44 “They also will answer, ‘Lord, when did we see you hungry or thirsty or a stranger or needing clothes or sick or in prison, and did not help you?’

    45 “He will reply, ‘Truly I tell you, whatever you did not do for one of the least of these, you did not do for me.’

    46 “Then they will go away to eternal punishment, but the righteous to eternal life.”

    from Wikipedia:

    The Sheep and the Goats or “The Judgment of the Nations” was a discourse of Jesus recorded in the New Testament. It is sometimes characterized as a parable, although unlike most parables it does not purport to relate a story of events happening to other characters.

    One explanation is that it tells of the Last Judgment, and the division of all the world’s people into the blessed, who are welcomed by the Father, and the cursed, who are cast out. The division is entirely based on the acts of kindness and mercy done by people to their disadvantaged fellow men; Jesus identifies such kindness with kindness towards himself.

  7. Firstly we have to acknowledge the characteristics of the two given from the book. The two are polar opposites: Aslam is goodness in entirety and Tash is evilness in entirety.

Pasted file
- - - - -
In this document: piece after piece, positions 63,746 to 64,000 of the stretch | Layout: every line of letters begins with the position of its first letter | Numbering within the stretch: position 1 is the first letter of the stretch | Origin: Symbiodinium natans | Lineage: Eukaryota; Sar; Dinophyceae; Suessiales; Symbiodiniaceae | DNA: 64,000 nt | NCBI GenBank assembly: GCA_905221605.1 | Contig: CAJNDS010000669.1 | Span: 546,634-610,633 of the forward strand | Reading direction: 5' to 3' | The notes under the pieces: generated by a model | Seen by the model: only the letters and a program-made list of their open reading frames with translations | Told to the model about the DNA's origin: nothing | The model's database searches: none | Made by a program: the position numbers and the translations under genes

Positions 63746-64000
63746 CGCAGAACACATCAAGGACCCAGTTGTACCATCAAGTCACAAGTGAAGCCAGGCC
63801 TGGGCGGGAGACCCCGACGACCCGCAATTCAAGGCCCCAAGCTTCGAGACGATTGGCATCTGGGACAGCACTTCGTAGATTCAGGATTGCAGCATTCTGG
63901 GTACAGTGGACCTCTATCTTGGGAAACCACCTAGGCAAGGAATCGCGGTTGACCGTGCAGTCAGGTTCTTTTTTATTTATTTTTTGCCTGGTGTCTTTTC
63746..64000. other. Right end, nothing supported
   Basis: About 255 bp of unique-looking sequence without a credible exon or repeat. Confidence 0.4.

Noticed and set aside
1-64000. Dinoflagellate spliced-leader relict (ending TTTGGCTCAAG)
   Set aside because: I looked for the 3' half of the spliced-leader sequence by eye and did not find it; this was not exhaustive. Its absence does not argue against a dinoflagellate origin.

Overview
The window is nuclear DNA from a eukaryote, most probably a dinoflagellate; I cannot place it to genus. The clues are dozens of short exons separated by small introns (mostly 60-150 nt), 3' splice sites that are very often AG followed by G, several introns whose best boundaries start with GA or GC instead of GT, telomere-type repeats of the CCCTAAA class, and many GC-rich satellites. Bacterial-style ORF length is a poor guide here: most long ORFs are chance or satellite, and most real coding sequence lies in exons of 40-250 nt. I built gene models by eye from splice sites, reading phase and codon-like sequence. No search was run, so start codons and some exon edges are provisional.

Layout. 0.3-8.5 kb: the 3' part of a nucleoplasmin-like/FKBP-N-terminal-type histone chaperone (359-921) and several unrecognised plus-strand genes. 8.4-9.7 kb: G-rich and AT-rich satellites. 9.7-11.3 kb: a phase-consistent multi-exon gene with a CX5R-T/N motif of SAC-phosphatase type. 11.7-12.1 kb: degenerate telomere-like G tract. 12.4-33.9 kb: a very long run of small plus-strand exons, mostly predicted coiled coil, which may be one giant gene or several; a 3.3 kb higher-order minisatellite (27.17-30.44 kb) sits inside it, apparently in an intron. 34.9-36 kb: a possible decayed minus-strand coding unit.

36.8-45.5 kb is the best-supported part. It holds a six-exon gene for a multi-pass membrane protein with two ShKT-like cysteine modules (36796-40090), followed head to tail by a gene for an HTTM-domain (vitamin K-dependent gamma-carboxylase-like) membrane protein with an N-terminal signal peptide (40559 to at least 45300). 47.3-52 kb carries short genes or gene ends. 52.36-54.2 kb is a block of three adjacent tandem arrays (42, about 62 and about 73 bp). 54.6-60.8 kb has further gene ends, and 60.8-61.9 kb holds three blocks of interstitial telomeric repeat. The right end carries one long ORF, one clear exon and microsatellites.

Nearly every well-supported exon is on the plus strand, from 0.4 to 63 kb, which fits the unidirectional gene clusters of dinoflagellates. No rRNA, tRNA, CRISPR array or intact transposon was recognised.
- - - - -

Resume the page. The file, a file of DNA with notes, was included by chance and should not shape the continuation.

We have to remember in context that Shift the scheming ape, Ginger the duplicitous cat tricked the Narnians into believing that Aslan and Tash were one of the same, called Tashlan. The Narnians having know of Aslam’s nature thought this was ridiculous, but were unable to rebuke the claims.

    This concept of doing good in Tash’s name is fundamentally wrong from Christian theological viewpoint as Tash is the representation of the devil. But because the confused Narnians believed that they were serving Tashlan (both Aslan and Tash as one entity), that means that any good they did could only be in the name of Aslam (as you could do no good for Tash) and vice versa.

    I don’t think C.S Lewis was hinting at his support with pluralism at all. He simply created a plot device in which confused Narnians were serving Tashlan the contradictory entity (who was fully good and fully bad). The misunderstanding was cleared by the kind hearted and forgiving Aslan.